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US Special Envoy for Sudan, Tom Perriello, announced that formal talks aimed at ending the war in Sudan may resume in mid-April, nearly a year after the conflict began. Despite past unsuccessful attempts to broker a lasting peace agreement, Perriello remains optimistic about the current situation, citing changes on the ground that make this moment more promising for resolution. He acknowledged that the odds of success are not over 50%, but believes there is a real path forward with a chance, and the US is committed to pursuing it with all efforts.

The formal talks are not expected to start until after Ramadan, with a potential date set for April 18. Perriello expressed hope that this date will be confirmed soon so that participants can transition from a donor conference in Paris on April 15 to the talks, which will be held in Jeddah, Saudi Arabia. In the meantime, efforts are being made to explore all possible angles to ensure that the talks are set up for success. The April 15 anniversary of the conflict between the Sudanese Armed Forces and the Rapid Support Forces, which has resulted in thousands of casualties, displacement of millions, and the world’s largest hunger crisis, underscores the urgency of finding a resolution.

The April talks will be hosted by the US and Saudi Arabia, with anticipated involvement from the United Arab Emirates, Egypt, the Intergovernmental Authority on Development, and the African Union. Perriello highlighted the importance of having key African and regional counterparts, as well as Egypt and the Emiratis, engage in the talks. Efforts are underway to determine the optimal combination of actors and incentives that can lead to a resolution, whether by getting the conflicting generals to come to an agreement or by leveraging external pressure to compel their decision. The heightened diplomatic engagement, absence of a clear victor on either side, and the imminent famine contribute to the potential for successful negotiations.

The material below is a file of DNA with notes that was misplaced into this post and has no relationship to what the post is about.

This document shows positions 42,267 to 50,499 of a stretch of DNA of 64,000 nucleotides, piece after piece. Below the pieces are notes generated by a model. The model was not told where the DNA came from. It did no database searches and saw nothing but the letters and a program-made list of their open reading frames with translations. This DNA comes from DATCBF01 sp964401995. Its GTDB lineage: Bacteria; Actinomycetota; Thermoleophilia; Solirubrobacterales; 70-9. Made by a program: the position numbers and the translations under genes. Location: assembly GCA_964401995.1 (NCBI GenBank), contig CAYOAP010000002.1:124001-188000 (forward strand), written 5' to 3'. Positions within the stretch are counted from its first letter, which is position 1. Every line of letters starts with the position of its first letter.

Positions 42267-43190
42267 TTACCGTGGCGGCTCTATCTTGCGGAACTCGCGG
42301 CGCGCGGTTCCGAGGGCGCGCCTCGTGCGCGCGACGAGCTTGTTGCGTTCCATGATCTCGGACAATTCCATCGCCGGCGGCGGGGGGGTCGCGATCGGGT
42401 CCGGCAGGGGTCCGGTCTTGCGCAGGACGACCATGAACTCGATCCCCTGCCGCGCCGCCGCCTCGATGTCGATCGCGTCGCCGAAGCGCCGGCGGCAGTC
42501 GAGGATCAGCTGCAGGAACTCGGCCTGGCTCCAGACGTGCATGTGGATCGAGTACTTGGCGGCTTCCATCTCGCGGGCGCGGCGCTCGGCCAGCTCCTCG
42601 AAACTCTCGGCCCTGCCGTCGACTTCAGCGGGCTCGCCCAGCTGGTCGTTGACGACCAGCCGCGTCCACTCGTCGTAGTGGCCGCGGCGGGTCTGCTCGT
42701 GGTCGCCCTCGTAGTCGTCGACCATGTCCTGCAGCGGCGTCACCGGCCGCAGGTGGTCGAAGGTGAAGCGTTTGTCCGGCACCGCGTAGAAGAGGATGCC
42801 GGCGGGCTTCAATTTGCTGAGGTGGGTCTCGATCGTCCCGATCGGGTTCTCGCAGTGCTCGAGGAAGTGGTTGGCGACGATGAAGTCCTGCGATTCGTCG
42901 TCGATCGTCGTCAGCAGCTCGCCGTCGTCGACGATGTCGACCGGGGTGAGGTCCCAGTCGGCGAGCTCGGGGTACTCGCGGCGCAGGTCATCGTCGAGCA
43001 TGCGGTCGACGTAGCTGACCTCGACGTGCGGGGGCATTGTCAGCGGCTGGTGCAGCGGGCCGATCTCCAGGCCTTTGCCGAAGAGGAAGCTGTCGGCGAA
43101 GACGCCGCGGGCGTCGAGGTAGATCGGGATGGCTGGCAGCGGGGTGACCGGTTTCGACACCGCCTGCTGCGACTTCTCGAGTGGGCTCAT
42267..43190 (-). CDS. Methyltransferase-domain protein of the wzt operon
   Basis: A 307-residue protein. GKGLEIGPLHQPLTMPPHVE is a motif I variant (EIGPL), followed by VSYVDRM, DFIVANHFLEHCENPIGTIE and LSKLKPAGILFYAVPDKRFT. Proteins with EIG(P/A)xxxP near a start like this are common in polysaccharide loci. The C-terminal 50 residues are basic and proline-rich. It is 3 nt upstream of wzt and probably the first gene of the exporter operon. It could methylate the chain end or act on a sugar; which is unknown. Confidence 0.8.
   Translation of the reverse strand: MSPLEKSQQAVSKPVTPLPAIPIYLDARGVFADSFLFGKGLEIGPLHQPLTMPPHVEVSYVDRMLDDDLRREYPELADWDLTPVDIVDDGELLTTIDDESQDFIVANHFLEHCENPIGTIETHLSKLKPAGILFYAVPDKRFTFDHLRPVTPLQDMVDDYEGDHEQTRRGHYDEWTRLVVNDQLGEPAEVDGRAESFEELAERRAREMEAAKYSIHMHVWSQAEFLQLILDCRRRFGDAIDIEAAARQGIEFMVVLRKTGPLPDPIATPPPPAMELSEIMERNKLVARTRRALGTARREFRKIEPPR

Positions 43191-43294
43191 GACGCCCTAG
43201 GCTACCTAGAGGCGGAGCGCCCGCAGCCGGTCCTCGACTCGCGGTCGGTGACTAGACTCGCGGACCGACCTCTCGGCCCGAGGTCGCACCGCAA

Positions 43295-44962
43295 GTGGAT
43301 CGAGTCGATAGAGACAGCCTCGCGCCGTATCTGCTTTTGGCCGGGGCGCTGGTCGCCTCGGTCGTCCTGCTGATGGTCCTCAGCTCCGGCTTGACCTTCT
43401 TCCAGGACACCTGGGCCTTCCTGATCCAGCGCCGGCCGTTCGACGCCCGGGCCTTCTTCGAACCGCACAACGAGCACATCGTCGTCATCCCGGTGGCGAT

Reported instances of forced recruitment by the Rapid Support Forces, including the weaponization of food to coerce enlistment, have raised concerns about the deteriorating situation in Sudan. Perriello acknowledged the signs of weakness and strain within the RSF, as well as the broader negative impacts that could result from such actions. The US is exploring options to expand sanctions on individuals involved in committing atrocities in Sudan to address these concerns. Both the RSF and the Sudanese Armed Forces represent significant barriers to humanitarian aid delivery in Sudan, with raids on stores and destruction of farming assets exacerbating the fragility within the country. As the lean season approaches along with the rainy season, the humanitarian crisis is expected to worsen, necessitating urgent action to support relief efforts.

In conclusion, Perriello emphasized the urgency of finding a resolution to the conflict in Sudan, given the devastating impact on the population, including widespread displacement, hunger crisis, and barriers to humanitarian aid. The upcoming talks present an opportunity to address the root causes of the conflict and work towards a sustainable peace agreement. By engaging key regional actors and leveraging diplomatic efforts, there is hope for progress despite the challenges ahead. The US remains committed to supporting these efforts and exploring all possible avenues to bring the war to an end and alleviate the suffering of the Sudanese people.

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